Bid for healthier high streets as Ipswich and Tendring revealed among ‘fast food hotspots’

PUBLISHED: 08:46 29 June 2018

Data showed a variation in the number of fast food outlets in certain areas of Suffolk and Essex Picture: GETTY IMAGES/ISTOCKPHOTO

Data showed a variation in the number of fast food outlets in certain areas of Suffolk and Essex Picture: GETTY IMAGES/ISTOCKPHOTO


Health leaders have raised concerns about “fast food hotspots” across Suffolk and Essex.

Suffolk County Council cabinet member for health, James Reeder Picture: DAVID GARRADSuffolk County Council cabinet member for health, James Reeder Picture: DAVID GARRAD

New data released today by Public Health England (PHE) reveals certain areas of the counties have a much higher concentration of fast food restaurants than others.

In Suffolk, Ipswich has come out on top with 128.5 outlets – including burger joints, kebab houses and fish and chip shops – per 100,000 people.

Waveney has the county’s second highest concentration of fast food eateries with a rate of 100.7, while St Edmundsbury sits at 73.2.

This compares with a much lower rate of just 54.3 in Babergh, 55.6 in Mid Suffolk and 68.1 in Suffolk Coastal.

PHE has linked the locations of the so-called fast food hotspots to more deprived communities.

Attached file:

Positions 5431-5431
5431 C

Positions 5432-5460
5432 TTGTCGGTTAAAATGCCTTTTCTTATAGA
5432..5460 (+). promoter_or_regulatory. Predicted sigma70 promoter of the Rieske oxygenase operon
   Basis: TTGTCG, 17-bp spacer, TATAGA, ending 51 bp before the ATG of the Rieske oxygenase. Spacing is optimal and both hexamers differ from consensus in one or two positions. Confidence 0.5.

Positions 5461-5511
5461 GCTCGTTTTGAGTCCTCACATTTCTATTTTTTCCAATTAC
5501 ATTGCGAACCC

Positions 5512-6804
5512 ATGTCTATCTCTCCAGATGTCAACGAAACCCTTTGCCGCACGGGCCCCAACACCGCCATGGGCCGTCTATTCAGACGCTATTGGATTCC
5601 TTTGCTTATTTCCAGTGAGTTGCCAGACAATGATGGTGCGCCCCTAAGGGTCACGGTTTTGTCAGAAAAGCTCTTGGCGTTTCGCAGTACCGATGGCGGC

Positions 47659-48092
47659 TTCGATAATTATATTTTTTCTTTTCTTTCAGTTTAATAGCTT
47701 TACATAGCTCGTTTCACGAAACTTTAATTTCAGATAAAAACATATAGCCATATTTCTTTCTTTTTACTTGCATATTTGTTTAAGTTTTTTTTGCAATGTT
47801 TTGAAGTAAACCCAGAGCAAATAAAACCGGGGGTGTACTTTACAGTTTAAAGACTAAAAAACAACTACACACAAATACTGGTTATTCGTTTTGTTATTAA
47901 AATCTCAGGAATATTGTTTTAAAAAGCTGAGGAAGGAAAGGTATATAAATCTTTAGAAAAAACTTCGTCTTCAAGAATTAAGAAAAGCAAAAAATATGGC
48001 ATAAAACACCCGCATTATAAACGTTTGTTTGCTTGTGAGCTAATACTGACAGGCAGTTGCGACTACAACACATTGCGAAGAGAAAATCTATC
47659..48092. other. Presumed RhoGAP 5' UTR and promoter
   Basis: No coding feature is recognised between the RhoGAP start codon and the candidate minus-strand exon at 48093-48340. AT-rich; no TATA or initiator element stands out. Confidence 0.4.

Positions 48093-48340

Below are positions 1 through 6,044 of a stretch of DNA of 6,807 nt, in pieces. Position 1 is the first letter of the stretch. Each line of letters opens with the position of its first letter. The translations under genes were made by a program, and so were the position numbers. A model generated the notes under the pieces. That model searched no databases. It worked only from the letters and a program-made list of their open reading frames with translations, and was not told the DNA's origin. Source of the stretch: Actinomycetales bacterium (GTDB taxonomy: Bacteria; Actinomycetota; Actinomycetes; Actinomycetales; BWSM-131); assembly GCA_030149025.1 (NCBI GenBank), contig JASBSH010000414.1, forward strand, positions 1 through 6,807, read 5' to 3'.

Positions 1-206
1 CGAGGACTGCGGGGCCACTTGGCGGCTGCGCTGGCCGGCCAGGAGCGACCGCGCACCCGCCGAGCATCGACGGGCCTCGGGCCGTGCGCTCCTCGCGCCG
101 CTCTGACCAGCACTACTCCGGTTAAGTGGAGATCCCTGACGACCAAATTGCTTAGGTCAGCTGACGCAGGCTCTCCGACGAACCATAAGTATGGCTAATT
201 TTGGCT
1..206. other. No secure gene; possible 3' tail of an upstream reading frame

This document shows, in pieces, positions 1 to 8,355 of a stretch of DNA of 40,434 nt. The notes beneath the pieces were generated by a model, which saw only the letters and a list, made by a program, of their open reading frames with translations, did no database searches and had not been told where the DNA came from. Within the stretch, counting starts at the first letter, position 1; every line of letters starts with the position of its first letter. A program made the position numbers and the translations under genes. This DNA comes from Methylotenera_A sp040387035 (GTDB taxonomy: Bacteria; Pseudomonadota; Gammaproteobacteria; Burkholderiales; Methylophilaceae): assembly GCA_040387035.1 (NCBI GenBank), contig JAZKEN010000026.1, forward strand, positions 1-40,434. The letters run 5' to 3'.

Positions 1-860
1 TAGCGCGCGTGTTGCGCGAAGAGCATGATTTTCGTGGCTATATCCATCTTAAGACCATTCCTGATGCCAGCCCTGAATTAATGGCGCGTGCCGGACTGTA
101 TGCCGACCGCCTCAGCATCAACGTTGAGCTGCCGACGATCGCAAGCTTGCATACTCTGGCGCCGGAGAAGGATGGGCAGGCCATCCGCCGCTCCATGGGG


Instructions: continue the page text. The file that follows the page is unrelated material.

In Essex, the highest hitters are Southend-on-Sea (109.6 per 100,000), Tendring (96.3) and Castle Point (94.7).

Rochford has the lowest concentration, with a rate of just 25.7 per 100,000.

While not all fast food is unhealthy and is usually fine to eat in moderation, it is typically higher in salt, calories and saturated fat, all of which can cause serious health problems when consumed too often and in large quantities.

PHE East has pledged to work with local authorities to create healthier high streets and is calling for them to ban fast food outlets from anywhere within 400 metres of where children gather – including schools, community centres and parks – to tackle childhood obesity.

Latest NHS figures show 30.9% of Year 6 children in Suffolk and 31.6% in Essex were obese or overweight in 2016/17.

Dr Simon How, health and wellbeing programme lead for PHE East, said: “Streets crowded with fast food outlets limits our food choice which can have a huge impact on our health and those who we are responsible for.”

Suffolk County Council is launching a new award scheme in September called Take Out Eat Well to recognise takeaways that offer healthier options.

James Reeder, cabinet member for health, said: “Sometimes it can be really difficult to know whether or not the food you’re eating, or giving to your children, is healthy. But we know that takeaways aren’t usually a healthy option.

“That’s why we’re developing an award scheme to celebrate and highlight takeaways that do their bit to serve healthier options and give people more choice and control over what they eat.”


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